CommandBox and Port 80 and Port 443

Hi, I am a 20+ year CFML developer and I’d like to use CommandBox as an Ubuntu service to host a public web server for my site. I am trying to set up CommandBox for the first time, but am getting the errors around Port 80 and Port 443 being unavailable, since we’re not running CommandBox with a root user.

I have seen a few answers online to this, and none of them seem to make sense to me. Some of them, frankly, seem ludicrous:

  1. Just run as a root user
    Well, this goes against every security principle I’ve ever learned. Why do we feel this is acceptable when everything I see everywhere on the internet strongly recommends against it?

  2. Put in an Apache or Nginx reverse proxy
    So, isn’t the whole point of CommandBox, here, to avoid having to deal with the unbelievably painstaking, insanely and extraordinarily frustrating hassle of doing a reverse proxy?

  3. Use iptables or authbind
    This seems really hacky and full of risk, too.

I’ve looked into why Apache and Nginx, which, you know, also don’t run as root users, are able to bind to these ports. Apparently they start up in root and then lower their privileges after they bind the ports. Is this not possible in CommandBox?

I honestly have read just about everything I can find on Google related to CommandBox, Lucee, Port 80 and so on. I’m not seeing answers here. Perhaps this thread can help me and the rest of the world understand more about this issue?

I don’t know of any other ways to do it. The limitation of non-root users not being able to bind to ports below 1024 is hard-code into Unix systems. I’m not sure how CommandBox would bind as a root user and then lower permissions from Java, but I’m open to suggestions on what that would look like.

It doesn’t seem that hacky and I’m not aware of any risk right off. Can you enlighten me? I’ve always regarded this as the “right” answer if you don’t want to run as root, which is understandable.


Firstly, no? CommandBox is not a replacement for a reverse proxy… though it can replace a reverse proxy setup, that’s not its primary purpose. I believe most hosted Ortus services use CommandBox and a reverse proxy in tandem for a secure, highly configurable environment.

Secondly, I feel like you’re dramatically overstating the difficulty of a reverse proxy setup. The amount of research you’ve done into *nix port permissions would have sufficed to get you a solid reverse proxy by now. It’s certainly much easier to set up a reverse proxy than it is to hack around the unix permissions architecture.

I’ve looked into why Apache and Nginx, which, you know, also don’t run as root users, are able to bind to these ports. Apparently they start up in root and then lower their privileges after they bind the ports.

So they start up as root, and you conclude that they don’t run as root? I admit I know very little about this, but I’m reading Nginx uses a root process and a non-root process. So you will never be able to listen to port 80 or 443 in Nginx without starting the nginx master/root process (probably a daemon?) as root.


@GoOutside I’m not sure what your experience level is with reverse proxies, but these are very easy to achieve when using something like NGINX. See below. This is all there is to it if you want to proxy incoming traffic for port 80 to 8888 instead:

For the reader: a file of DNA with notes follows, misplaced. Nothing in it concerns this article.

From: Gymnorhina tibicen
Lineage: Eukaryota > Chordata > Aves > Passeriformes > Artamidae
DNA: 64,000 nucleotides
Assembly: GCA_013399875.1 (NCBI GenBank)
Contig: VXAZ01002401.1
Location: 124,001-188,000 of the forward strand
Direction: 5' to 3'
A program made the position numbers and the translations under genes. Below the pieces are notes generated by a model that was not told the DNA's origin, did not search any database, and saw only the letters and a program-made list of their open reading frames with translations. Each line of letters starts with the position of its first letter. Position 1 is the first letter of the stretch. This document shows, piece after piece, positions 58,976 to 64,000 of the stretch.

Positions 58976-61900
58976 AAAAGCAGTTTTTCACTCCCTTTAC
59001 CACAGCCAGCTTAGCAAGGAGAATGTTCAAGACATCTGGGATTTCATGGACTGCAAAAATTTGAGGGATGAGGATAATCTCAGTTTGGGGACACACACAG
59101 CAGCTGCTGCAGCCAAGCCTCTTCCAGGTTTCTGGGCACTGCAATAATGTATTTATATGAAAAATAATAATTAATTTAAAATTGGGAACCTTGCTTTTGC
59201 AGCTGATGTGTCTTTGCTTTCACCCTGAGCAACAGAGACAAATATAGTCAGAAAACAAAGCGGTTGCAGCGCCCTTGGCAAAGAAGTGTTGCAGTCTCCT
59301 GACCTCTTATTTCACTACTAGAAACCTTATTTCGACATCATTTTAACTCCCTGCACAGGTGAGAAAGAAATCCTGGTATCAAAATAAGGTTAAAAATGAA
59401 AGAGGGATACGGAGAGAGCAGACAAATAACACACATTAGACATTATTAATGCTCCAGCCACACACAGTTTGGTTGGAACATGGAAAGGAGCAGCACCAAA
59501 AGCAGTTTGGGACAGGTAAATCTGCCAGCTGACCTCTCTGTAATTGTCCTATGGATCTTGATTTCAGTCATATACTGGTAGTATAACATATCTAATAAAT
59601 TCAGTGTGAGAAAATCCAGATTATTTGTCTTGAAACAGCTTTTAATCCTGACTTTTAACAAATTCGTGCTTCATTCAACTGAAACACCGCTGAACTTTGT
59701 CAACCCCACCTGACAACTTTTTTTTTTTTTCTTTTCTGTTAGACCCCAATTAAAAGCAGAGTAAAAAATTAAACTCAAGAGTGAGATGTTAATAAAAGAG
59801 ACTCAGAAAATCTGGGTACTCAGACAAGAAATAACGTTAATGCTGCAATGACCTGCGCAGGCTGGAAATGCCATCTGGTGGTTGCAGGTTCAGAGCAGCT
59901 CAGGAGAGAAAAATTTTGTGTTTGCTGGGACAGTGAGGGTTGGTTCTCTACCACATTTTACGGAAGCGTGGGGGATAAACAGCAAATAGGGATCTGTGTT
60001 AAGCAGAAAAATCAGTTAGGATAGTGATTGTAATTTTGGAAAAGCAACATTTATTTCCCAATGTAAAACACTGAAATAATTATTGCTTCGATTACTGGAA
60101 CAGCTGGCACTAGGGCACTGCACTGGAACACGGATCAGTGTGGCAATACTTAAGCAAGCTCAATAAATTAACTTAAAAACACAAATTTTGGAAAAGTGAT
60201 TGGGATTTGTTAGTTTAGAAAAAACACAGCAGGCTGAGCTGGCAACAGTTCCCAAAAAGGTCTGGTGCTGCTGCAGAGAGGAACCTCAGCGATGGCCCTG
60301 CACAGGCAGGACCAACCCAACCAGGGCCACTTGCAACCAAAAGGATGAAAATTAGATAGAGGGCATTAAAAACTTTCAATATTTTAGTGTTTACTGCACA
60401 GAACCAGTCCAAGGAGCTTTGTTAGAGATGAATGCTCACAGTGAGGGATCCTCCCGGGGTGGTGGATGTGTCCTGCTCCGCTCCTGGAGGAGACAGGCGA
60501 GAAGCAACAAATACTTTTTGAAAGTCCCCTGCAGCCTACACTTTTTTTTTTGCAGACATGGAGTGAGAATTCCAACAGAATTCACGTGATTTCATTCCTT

upstream app_server {
    keepalive 10;	
    keepalive_timeout 60s;
    keepalive_requests 100;
    hash $remote_addr consistent;
    server localhost:8888;

server {
    listen 80;

    location / {
        # Set a long timeout so that first requests don't 504
        proxy_connect_timeout       1800;
        proxy_send_timeout          1800;
        proxy_read_timeout          1800;
        send_timeout                1800;
        proxy_http_version 1.1;
        proxy_pass http://app_server;


So I spent some time Googling this again, which I had done a few years ago and I hit the same dead ends.

  • “not recommended”
  • “not secure”
  • “can’t be done in Java”
  • “requires very low level linux distro-specific native commands”

ChatGPT tried and tried to talk me out of even thinking about it, lol. So, I don’t really know exactly how Nginx, or Apache accomplish this, but I’m all ears if you have experience with how to do it with Java. I have a feeling they have some sort of wrapper shell script they use to actually start the server as root, then somehow detect when the ports are bound, and then capture the PID of the process and use sudo to modify the process. I really couldn’t get clear instructions and I don’t know if the commands are even the same across Linux distros. Google and ChatGPT just kept telling me it was a terrible idea, and was “insecure” and “not recommended” :person_shrugging:

I wouldn’t use the phrase “whole point of”, but yes IMO one of the primary purposes of CommandBox is to simplify your server setup, and with the Multi-site features in ComandBox 6, to be able to become the web server component as well so you don’t need a reverse proxy. Most people doing CommandBox in production though to be real honest are

  • on Windows
  • on Docker

so the port binding is either not an issue, or they already have some ingress proxy setup (or they just run Docker as root since it’s already sandboxed). One might think it would be more of a problem that a process can’t bind to port 80 on Linux without using root, but I probably only get this question once every few years so it’s something the vast majority of CFer’s on CommandBox have worked around without issue.